KEIGHLEY MP Robbie Moore is to meet Government ministers as part of his campaign to 'break away' from Bradford Council.

He raised the issue during Prime Minister's Questions, and was told by Rishi Sunak that a meeting would be arranged.

Mr Moore – supported by fellow Conservative MP, Shipley's Philip Davies – wants to see smaller unitary authorities being created through his Local Authority Boundaries (Referendums) Bill, which had its second reading in the Commons earlier this year.

He accuses Labour-run Bradford Council of "ignoring" Keighley residents and failing to represent their best interests.

But Labour has described his campaign as "bizarre".

Mr Moore told Prime Minister's Questions: "For too long, Bradford Council has failed to represent the best interests of my constituents, whether in its catastrophic failures on children's services, its inability to invest our own council tax back into Keighley and Ilkley, or its refusal to instigate a review into child sexual exploitation across the Bradford district.

"Local residents and I are fed up of being ignored by Bradford Council – and we want out."

Mr Sunak said: "I know my honourable friend is a passionate campaigner on this issue, having even introduced a Private Members' Bill on it earlier this year.

"I agree that his council should be working to ensure that it delivers good services for all its residents, including his constituents."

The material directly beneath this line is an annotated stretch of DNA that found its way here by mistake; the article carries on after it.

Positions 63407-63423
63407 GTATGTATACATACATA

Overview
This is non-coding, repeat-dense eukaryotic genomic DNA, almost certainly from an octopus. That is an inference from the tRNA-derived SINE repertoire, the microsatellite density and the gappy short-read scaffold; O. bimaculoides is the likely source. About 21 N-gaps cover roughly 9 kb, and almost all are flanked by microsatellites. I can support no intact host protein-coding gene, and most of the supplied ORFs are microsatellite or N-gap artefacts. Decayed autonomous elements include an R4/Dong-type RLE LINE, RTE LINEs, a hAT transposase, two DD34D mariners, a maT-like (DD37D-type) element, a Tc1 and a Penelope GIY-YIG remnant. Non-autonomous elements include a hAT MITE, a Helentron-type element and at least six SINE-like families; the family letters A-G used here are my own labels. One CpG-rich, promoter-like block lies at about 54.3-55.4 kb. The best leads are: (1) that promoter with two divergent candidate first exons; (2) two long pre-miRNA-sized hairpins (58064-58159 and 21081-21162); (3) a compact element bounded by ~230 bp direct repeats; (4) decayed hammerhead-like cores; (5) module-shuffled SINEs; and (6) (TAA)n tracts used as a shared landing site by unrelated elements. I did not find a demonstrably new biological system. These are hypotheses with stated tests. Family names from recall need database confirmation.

Speaking afterwards, Mr Moore added: "Residents are fed up with Bradford Council ignoring our area and constantly trying to shift the blame for its own failures."

Bradford Council leader Councillor Susan Hinchcliffe has previously argued against the proposal to split the district, saying it does not make sense to set up two local authorities as it would double the costs.

She adds that the local authority will always stand up for the whole district and promote investment and opportunity in Keighley.

Labour's Sarah Owen, the shadow minister for Levelling Up, Housing, Communities and Local Government, described Mr Moore's bill as a "bizarre piece of legislation".

She added: "It is a shame that Mr Moore used his opportunity to speak in the House about local government by advocating for unneeded changes to boundaries rather than calling for existing councils to be adequately supported.

"If things are so bad – they already have a Tory MP and a Tory Government – the possibility of a Tory-run local authority probably is not going to help the situation."